Converting the outdoor room to suit the season
Cinde W Ingram -- Casual Living, 9/1/2012 2:00:00 AM
Jamie Durie, internationally celebrated landscape designer, horticulturalist, author and television personality, continues to cultivate ideas about how homeowners can develop outdoor living areas. He sows those seeds of ideas in American audiences as host of "The Outdoor Room," which launched on HGTV in 2010.
"A well-planned outdoor space not only adds value to our homes, but enhances our well being and lifestyle by connecting us with nature," said Durie, a native of Australia who has been featured in more than 50 primetime TV programs worldwide. As an author, his nine best-selling books include "Jamie Durie's The Outdoor Room," "The Outdoor Room and Patio - Garden Designs and Inspiration" and "Outdoor Kids." He is encouraging a new generation to rediscover the outdoors.
What may have started as a trend has found fertile ground and grown during the tough economic downturn as people turned toward staycations and invested in furnishing their backyards as outdoor living areas.
"Outdoor kitchens, dining rooms and general entertaining spaces will continue to flourish," Durie predicted.
The process of how homeowners create their outdoor roo ms varies widely. "For some it organically flows from the starting point of getting a barbecue outside and it kind of extends from their cooking, dining, entertaining and then lounging," Durie said. "Others like to plan first then set it all up, and then comes the living!"
When asked which components are crucial for creating outdoor rooms, Durie said he considers the intended use and space as he advises homeowners to keep it personal.
"The important components are gauged by your own lifestyle and the kind of living/activities that one likes to do outdoors," he said. "It also depends on how much space each individual has in their backyard to be able to determine whether you separate areas for different functions or whether you combine all activities in the same area."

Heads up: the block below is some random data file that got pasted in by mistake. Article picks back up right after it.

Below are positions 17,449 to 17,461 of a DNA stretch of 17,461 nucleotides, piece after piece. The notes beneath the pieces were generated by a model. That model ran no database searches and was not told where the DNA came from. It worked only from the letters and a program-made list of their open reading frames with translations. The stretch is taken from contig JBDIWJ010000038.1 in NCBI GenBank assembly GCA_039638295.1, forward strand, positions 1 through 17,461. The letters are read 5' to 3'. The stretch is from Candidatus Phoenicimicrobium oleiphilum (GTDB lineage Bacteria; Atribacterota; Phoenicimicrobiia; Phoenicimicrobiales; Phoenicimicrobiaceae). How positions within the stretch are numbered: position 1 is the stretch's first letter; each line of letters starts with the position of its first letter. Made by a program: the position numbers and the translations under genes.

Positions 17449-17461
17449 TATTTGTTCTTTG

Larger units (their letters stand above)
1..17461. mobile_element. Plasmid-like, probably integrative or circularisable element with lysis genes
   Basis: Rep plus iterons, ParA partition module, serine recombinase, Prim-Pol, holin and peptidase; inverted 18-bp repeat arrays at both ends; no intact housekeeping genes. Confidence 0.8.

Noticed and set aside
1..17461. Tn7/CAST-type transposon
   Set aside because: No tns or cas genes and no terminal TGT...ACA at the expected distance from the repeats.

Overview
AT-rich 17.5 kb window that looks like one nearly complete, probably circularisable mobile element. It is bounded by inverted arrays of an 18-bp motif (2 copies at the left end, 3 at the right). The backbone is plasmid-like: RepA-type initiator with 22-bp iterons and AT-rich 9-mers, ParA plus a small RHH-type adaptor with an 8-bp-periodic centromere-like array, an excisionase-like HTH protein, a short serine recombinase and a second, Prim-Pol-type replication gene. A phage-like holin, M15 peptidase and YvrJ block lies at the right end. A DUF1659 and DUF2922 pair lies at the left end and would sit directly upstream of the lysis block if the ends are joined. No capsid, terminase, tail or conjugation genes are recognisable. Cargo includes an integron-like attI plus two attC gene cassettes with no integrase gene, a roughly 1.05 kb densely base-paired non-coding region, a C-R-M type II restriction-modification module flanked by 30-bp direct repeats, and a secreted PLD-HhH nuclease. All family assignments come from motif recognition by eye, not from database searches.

In an increasingly urba n, space-pressured environment, an outdoor space is as important as an indoor space, Durie said. Just as much emphasis should be placed on renovating the garden as renovating the kitchen or bathroom or any other room inside, he advised. By planning outdoor spaces well and spending some time to create a space that is an extension of the home and homeowner, that space becomes another room to live in.
Retailers and designers can help consumers by thinking of all the options they cater for interiors and converting those options for outdoor use, he said.
"The interest in modern technology like stereo systems, Internet access and televisions/ outdoor cinemas adds to the growing trend of taking what we love doing inside to the outside," Durie said. "There has been some pretty good, functional outdoor lighting available for a while, but the trend now is toward more beautiful, decorative and ambience-enhancing lighting coming to the fore in the next few years. As the desire to spend more time living outdoors grows, good lighting extends the hours we can all live outdoors so suppliers are using their imagination to come up with lots of creative options."
Core products consumers should have or purchase to furnish their outdoor rooms include a dining setting, lounging setting, an umbrella or shade system, barbecue, functional and decorative lighting, a heater or firepit, an outdoor rug and weatherproof cushions for comfort. In fact, comfort is key for homeowners who want to transition their outdoor rooms for year-round use, Durie said.